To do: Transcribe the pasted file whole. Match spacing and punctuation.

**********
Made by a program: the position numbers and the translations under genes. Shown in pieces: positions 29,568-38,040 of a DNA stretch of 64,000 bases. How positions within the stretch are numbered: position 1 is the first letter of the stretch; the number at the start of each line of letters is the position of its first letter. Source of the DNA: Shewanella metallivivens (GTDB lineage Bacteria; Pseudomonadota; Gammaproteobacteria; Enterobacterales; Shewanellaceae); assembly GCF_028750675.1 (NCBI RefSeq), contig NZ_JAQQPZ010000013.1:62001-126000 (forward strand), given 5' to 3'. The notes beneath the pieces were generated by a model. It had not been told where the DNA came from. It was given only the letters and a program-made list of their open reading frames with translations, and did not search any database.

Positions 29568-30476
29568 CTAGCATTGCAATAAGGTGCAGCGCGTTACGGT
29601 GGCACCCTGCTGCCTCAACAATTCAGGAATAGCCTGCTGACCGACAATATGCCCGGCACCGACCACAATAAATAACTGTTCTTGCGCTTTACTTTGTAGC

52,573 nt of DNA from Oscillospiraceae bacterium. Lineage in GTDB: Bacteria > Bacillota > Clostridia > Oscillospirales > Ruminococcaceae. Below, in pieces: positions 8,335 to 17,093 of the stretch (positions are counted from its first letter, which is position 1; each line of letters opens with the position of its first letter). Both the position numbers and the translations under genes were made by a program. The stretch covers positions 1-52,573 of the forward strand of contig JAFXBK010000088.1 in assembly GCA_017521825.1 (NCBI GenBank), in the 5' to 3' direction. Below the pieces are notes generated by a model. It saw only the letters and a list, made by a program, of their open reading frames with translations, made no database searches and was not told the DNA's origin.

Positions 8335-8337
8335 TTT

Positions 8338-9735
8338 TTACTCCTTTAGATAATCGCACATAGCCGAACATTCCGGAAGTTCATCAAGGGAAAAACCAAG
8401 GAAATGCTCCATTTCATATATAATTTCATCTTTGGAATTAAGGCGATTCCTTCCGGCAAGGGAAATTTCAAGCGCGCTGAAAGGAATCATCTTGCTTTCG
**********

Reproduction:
Made by a program: the position numbers and the translations under genes. Shown in pieces: positions 29,568-38,040 of a DNA stretch of 64,000 bases. How positions within the stretch are numbered: position 1 is the first letter of the stretch; the number at the start of each line of letters is the position of its first letter. Source of the DNA: Shewanella metallivivens (GTDB lineage Bacteria; Pseudomonadota; Gammaproteobacteria; Enterobacterales; Shewanellaceae); assembly GCF_028750675.1 (NCBI RefSeq), contig NZ_JAQQPZ010000013.1:62001-126000 (forward strand), given 5' to 3'. The notes beneath the pieces were generated by a model. It had not been told where the DNA came from. It was given only the letters and a program-made list of their open reading frames with translations, and did not search any database.

Positions 29568-30476
29568 CTAGCATTGCAATAAGGTGCAGCGCGTTACGGT
29601 GGCACCCTGCTGCCTCAACAATTCAGGAATAGCCTGCTGACCGACAATATGCCCGGCACCGACCACAATAAATAACTGTTCTTGCGCTTTACTTTGTAGC

52,573 nt of DNA from Oscillospiraceae bacterium. Lineage in GTDB: Bacteria > Bacillota > Clostridia > Oscillospirales > Ruminococcaceae. Below, in pieces: positions 8,335 to 17,093 of the stretch (positions are counted from its first letter, which is position 1; each line of letters opens with the position of its first letter). Both the position numbers and the translations under genes were made by a program. The stretch covers positions 1-52,573 of the forward strand of contig JAFXBK010000088.1 in assembly GCA_017521825.1 (NCBI GenBank), in the 5' to 3' direction. Below the pieces are notes generated by a model. It saw only the letters and a list, made by a program, of their open reading frames with translations, made no database searches and was not told the DNA's origin.

Positions 8335-8337
8335 TTT

Positions 8338-9735
8338 TTACTCCTTTAGATAATCGCACATAGCCGAACATTCCGGAAGTTCATCAAGGGAAAAACCAAG
8401 GAAATGCTCCATTTCATATATAATTTCATCTTTGGAATTAAGGCGATTCCTTCCGGCAAGGGAAATTTCAAGCGCGCTGAAAGGAATCATCTTGCTTTCG